Article Information

Heinrich Bedford-Strohm1,2,3,4

1Extraordinary professor, Department of Ecclesiology and Ethics, University of Stellenbosch, South Africa

2Honorary professor, Systematic Theology, University of Bamberg, Germany

3Presiding Bishop of the Lutheran Church of Bavaria, Germany

4Research associate, Department of Dogmatics and Christian Ethics, University of Pretoria, South Africa

Correspondence to:
Heinrich Bedford-Strohm

Postal address:
Katharina-von-Bora-Straße 11–13, 80333 München

Received: 25 July 2012
Accepted: 08 Oct. 2012
Published: 06 Dec. 2012

How to cite this article:
Bedford-Strohm, H., 2012, ‘Food justice and Christian ethics’, Verbum et Ecclesia 33(2), Art. #768, 6 pages.

Copyright Notice:
© 2012. The Authors. Licensee: AOSIS OpenJournals.

This is an Open Access article distributed under the terms of the Creative Commons Attribution License, which permits unrestricted use, distribution, and reproduction in any medium, provided the original work is properly cited.
Food justice and Christian ethics
In This Oorspronklike Navorsing...
Open Access
Theological clarification the option for the poor
Martin Luther’s passion for justice
Three models of Christian economic ethics
Seven challenges for international food justice
Justice and public theology the role of the Church
   • Public involvement for food justice
   • Competing interests

The article dealt with the moral and political problem of international food justice in which the deep contradiction between the present situation of malnourishment and starvation in large parts of the global population on the one hand and the biblical notion of the preferential option for the poor on the other hand was described. This ecumenically widely accepted notion was clarified in several aspects. How deeply this is rooted in the history of Christian social thought was shown by Martin Luther’s writings on the economy which have remained relatively unknown in the churches and in the scholarly world. The article then presented three models of Christian economic ethic: the technical economic model, the utopian economic model and the public theological economic model. On the basis of the public theological model seven challenges for international food justice were presented. The basis for these challenges is an understanding of globalisation which guarantees just participation for everyone and deals with nature in an ecologically sustainable way. The interests of small farmers are the basis for judging the activities of big agro-corporations. Public theology is the background for an active involvement of the churches as agents of a global civil society to promote international food justice.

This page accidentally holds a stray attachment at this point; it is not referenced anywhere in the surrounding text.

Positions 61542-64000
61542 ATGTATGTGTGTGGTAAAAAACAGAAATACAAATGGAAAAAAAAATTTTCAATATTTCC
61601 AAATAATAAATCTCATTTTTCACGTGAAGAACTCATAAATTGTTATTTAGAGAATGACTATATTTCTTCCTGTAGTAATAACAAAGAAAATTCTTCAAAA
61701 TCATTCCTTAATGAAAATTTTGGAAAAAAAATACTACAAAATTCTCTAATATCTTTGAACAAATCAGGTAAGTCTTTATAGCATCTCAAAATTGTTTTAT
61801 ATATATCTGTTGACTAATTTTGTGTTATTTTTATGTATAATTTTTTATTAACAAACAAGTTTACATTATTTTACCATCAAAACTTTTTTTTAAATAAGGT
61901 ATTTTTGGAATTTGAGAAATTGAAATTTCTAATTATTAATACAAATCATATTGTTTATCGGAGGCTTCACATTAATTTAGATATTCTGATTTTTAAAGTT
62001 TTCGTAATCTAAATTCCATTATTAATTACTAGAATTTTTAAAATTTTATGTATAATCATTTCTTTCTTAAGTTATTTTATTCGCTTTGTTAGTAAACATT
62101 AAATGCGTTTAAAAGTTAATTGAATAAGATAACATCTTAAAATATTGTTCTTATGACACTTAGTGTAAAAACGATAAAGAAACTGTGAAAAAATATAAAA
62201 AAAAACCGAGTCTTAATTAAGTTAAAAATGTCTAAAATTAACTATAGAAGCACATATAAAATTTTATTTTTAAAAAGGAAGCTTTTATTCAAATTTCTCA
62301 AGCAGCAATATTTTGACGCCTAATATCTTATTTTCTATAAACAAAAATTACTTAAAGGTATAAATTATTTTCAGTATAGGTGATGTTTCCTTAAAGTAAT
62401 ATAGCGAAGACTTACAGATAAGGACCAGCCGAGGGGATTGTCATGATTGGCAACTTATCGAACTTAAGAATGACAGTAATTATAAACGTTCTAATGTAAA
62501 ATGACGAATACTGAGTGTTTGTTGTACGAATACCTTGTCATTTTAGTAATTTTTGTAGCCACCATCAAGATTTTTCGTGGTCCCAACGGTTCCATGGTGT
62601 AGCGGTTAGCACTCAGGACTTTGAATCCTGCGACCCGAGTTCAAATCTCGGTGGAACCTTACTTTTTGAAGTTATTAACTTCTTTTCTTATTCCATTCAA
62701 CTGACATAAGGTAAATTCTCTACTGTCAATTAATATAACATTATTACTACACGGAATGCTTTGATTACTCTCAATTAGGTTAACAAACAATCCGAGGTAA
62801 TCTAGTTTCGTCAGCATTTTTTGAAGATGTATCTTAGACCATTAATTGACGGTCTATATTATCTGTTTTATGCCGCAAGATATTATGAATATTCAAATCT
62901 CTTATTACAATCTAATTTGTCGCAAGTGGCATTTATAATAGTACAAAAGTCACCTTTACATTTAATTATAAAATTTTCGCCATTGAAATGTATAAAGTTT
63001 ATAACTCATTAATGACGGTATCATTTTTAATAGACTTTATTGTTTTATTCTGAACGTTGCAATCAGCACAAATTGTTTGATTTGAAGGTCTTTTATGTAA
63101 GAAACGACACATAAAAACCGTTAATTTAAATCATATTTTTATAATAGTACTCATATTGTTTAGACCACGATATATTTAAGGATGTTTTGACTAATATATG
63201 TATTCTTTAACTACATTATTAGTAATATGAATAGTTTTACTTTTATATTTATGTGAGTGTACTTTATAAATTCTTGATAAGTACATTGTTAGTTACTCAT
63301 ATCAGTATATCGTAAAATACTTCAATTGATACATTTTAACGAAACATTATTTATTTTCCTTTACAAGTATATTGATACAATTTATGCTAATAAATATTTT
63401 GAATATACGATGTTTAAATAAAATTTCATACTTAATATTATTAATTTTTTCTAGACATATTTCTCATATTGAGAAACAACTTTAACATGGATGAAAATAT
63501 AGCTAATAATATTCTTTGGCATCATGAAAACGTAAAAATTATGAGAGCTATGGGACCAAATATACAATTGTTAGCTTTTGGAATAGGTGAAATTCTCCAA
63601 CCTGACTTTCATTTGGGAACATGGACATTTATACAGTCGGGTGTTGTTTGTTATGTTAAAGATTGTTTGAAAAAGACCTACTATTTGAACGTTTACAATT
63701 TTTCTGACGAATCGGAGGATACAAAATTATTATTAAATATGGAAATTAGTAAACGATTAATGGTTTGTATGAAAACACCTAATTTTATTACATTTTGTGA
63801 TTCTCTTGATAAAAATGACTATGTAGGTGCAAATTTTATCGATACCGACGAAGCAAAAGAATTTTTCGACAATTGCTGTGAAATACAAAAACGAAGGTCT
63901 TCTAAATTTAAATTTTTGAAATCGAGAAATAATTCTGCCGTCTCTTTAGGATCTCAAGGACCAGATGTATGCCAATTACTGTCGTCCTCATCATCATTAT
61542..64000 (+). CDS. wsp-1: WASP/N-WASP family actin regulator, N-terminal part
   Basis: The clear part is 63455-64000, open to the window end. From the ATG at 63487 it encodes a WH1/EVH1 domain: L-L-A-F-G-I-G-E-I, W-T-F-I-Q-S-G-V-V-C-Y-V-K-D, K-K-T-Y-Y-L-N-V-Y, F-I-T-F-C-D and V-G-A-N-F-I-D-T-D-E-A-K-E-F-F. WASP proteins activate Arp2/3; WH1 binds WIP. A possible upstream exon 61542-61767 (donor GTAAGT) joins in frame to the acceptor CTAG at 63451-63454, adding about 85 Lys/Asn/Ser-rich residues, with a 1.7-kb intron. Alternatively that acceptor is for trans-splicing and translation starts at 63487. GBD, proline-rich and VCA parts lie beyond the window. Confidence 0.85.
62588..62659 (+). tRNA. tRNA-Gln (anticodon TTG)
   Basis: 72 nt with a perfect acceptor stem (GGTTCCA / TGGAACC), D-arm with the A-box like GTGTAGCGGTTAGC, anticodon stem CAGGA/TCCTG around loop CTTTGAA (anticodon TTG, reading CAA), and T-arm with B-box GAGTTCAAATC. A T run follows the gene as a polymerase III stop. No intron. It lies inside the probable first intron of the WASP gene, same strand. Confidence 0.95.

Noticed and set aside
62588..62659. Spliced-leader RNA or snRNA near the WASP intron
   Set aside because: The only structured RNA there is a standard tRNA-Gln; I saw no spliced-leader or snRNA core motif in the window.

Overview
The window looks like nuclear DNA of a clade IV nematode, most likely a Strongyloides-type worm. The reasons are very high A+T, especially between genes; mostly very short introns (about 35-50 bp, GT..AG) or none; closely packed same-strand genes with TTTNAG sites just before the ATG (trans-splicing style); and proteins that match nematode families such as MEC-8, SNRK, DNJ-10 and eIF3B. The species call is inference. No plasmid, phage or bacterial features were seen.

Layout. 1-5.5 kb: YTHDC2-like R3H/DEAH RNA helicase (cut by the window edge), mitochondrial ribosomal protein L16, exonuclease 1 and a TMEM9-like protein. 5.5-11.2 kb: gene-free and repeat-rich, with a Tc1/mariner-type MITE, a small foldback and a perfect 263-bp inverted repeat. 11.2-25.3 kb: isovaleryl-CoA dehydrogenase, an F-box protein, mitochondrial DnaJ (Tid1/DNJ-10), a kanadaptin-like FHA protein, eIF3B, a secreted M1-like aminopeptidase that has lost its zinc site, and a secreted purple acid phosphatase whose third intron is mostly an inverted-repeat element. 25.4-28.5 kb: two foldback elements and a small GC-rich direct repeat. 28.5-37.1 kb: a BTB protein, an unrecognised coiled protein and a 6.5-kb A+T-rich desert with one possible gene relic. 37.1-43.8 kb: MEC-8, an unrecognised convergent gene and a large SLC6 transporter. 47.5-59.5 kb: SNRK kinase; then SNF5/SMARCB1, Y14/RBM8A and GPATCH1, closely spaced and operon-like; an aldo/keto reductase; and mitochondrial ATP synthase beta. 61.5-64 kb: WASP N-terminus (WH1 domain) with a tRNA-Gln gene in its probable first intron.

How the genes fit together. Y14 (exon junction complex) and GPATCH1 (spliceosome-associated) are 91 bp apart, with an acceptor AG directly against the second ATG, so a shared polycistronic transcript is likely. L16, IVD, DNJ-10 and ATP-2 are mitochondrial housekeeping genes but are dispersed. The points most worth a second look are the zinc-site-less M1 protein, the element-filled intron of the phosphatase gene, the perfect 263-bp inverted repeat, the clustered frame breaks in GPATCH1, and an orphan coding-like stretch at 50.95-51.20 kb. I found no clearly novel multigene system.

After the end of the Third Reich in Germany many people asked: how could we see Jewish people being deported and not act?

What will the question we shall ask in 50 years about our own time today be? Even though global food injustice cannot be compared to the mass murder of the Nazis, because it does not rely on a systematic intentional effort to destroy human beings, the moral scandal is obvious. The victims of our present global economic structures – as unintended as they may be – can leave nobody, who has any moral sensitivity, untouched.

This is all the more the case if we speak as Christians. As Christians we speak of a God who is presented in the Bible, inseparably linked with a preferential option for the poor. This is such a prominent trait of all biblical traditions that we can follow it from the beginning of the development of the faith of Israel up to the New Testament and its characterisation of Jesus. The God of Israel who reveals his very being in the burning bush, defines himself as the one who will lead his people from oppression into freedom. The law given to Israel by God therefore especially protects the weak: care for the slaves, because you have been a slave yourself and I have led you into freedom! The prophets passionately struggle for justice, they criticise a religious cult without justice:

I hate, I despise your festivals, and I take no delight in your solemn assemblies. Even though you offer me your burnt offerings and grain offerings, I will not accept them; and the offerings of well-being of your fatted animals I will not look upon … Take away from me the noise of your songs; I will not listen to the melody of your harps. But let justice roll down like waters, and righteousness like an ever-flowing stream. (Am 5:21–24)

And then Jesus is presented as the one who came to preach the gospel to the poor and who can even be identified in those who are hungry, thirsty, naked, sick, in prison and strangers: ‘Truly I tell you, just as you did it to one of the least of my brothers and sisters, you did it to me‘ (Mt 25:40).